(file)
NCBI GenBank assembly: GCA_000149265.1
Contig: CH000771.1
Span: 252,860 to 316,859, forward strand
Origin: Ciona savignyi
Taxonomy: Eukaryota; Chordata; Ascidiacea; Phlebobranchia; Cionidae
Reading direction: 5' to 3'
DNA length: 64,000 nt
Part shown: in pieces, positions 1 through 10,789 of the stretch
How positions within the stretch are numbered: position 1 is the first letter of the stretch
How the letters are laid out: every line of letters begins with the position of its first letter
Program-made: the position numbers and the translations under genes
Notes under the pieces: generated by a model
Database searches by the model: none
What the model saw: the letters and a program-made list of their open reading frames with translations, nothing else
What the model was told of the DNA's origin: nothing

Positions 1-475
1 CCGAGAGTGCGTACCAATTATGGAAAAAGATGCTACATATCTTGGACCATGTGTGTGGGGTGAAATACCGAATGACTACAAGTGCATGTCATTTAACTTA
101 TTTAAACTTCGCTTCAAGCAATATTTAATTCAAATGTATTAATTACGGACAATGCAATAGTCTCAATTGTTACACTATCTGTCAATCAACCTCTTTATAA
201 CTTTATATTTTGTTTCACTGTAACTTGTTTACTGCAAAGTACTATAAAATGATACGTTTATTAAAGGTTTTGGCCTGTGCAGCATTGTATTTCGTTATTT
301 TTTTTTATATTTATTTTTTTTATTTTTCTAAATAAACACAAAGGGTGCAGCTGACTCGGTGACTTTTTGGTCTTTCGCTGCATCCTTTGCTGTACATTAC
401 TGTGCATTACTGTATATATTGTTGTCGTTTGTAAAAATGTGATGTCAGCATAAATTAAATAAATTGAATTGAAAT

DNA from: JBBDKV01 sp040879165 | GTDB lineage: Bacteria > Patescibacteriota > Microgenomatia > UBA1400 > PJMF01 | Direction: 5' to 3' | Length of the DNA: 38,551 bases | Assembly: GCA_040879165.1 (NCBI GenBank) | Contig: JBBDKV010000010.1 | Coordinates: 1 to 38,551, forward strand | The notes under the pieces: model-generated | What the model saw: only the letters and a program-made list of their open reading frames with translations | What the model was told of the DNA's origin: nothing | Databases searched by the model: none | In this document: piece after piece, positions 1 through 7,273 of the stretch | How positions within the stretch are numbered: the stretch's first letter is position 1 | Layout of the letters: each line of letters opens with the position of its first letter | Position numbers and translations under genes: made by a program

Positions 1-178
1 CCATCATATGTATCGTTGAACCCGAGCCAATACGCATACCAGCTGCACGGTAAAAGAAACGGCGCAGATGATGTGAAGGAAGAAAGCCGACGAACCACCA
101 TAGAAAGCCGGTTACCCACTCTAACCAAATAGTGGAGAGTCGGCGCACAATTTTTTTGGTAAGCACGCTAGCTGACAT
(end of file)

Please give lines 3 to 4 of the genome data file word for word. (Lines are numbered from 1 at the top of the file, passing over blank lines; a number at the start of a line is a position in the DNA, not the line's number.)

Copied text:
Span: 252,860 to 316,859, forward strand
Origin: Ciona savignyi